One of the unanticipated perks of being a mom blogger is all of the amazingly talented, funny, witty and inspirational women that I’ve gotten to know. In New York I am fortunate to have a group of women (and a couple men too) whom I regularly see at events or record with or work with for days on end. When I head out of town for an event or a conference I am usually extra excited because it means I will meet women whose work I read regularly and I feel like I know even though I’ve never actually seen them face to face. So it is strange when I meet someone in this world and I really don’t like them. But, it happens – and it’s very uncomfortable.
Celebrities often talk about how regular people assume that they know them because they relate so much to their character on TV or in films. I think the same thing happens with bloggers. While many journalists have followings bloggers are more personal in their writing for the most part. Even political women bloggers tend to take on a personal note, sometimes relating their views back to their family or community. When you add in the fact that bloggers feel banded together by being outside of mainstream media there is an added feeling of familiarity among the group. I have had moments when social media made my day – when Judy Blume tweeted me, when Diane Ravitch retweeted me to name a few. It’s not that I felt like Judy Blume and I were suddenly BFF (though my 11 year–old inner self hoped really, really hard for that) it’s that there was a feeling that this person whom I admired got me. For that instant I was recognized by someone that mattered to me on a gut-level of giddiness. When the opposite happens it’s like a slap-tweet (sleet?) in the face.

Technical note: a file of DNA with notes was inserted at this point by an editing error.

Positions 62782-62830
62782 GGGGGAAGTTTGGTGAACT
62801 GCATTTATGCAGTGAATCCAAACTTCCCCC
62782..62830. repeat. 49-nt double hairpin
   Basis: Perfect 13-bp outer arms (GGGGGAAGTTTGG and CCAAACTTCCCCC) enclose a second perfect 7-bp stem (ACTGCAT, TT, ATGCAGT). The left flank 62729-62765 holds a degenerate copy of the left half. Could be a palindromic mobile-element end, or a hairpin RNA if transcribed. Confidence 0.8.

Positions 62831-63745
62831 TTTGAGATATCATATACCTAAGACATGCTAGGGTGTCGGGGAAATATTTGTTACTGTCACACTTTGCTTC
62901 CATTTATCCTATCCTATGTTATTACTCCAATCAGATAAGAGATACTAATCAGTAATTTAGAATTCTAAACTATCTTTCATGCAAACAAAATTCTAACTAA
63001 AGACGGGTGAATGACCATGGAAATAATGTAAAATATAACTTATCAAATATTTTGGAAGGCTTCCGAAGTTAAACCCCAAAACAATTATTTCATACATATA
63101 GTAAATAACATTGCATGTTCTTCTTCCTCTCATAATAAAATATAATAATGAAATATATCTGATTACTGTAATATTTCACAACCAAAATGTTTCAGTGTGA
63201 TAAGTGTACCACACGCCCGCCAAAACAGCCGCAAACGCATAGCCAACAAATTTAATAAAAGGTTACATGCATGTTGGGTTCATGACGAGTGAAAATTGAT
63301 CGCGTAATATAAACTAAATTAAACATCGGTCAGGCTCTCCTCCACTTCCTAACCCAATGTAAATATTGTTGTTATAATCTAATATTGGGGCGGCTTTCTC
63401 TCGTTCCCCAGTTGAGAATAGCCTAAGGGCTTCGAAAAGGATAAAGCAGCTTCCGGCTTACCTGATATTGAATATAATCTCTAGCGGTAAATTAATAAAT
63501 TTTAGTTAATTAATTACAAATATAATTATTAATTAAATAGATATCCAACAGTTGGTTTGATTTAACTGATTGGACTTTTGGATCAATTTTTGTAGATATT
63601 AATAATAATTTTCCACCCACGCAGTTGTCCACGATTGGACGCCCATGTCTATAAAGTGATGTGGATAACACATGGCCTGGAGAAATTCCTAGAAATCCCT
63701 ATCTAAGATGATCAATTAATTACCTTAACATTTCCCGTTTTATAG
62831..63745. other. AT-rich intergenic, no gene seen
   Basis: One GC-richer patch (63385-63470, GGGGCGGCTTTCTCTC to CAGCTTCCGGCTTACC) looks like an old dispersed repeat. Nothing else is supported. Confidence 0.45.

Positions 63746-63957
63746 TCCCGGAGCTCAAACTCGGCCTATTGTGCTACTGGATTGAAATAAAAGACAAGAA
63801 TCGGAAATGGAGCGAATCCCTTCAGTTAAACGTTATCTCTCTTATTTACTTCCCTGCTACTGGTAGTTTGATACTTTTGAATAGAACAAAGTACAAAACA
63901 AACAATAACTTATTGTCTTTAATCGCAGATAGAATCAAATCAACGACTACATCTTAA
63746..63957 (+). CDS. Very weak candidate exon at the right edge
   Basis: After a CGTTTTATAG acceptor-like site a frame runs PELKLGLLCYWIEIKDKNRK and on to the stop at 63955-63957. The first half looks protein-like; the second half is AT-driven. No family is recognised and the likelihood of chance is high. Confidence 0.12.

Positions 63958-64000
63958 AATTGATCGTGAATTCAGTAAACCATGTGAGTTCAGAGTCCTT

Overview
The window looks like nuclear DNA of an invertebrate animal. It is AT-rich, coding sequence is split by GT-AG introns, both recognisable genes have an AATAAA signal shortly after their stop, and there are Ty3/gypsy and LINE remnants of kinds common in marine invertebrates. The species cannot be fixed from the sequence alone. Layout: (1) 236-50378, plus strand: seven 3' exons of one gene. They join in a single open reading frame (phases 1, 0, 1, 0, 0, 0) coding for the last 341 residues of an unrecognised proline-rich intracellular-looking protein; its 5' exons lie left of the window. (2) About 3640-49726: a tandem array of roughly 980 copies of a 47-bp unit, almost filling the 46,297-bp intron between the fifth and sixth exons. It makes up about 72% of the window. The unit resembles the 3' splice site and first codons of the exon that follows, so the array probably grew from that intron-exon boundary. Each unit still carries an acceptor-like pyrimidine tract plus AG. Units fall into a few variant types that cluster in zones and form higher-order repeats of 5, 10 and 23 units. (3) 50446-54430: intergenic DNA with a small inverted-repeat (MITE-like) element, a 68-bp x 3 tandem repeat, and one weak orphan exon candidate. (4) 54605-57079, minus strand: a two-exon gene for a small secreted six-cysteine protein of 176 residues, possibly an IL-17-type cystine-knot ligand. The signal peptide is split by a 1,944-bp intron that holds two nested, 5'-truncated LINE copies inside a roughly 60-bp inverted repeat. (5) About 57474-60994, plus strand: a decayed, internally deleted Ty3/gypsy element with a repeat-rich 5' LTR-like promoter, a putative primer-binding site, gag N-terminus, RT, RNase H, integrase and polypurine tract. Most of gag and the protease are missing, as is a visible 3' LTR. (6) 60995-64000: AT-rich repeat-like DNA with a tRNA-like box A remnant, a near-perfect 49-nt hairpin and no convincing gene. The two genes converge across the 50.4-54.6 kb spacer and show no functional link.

Last year at BlogHer I had that discomforting experience. I met a blogger whom I admired online. I sometimes dabbled in her niche, but it’s not my regular beat. We both wrote for several common outlets. We had commented back and forth occasionally – though looking back I think I commented on her posts more than the other way around. But when I met her at BlogHer she was beyond dismissive. There were brighter lights to stand near and she clearly had an agenda in mind for that day – and it was all about getting to some very big non-blog fish. I get that. But it totally changed my view of her and her blog. I still read it when a tweet or FB post grabs my eye but I don’t participate in her community. I also don’t respond to her fairly regular calls to action on her behalf – voting, entering giveaways, retweeting, etc. I realized that while her blog is about bigger picture issues, she herself (at least to me) is all about promoting herself. And that’s fine. I just have to come to terms with the fact that I can like the blog without liking the blogger. Maybe that means blogging really has entered the mainstream after all.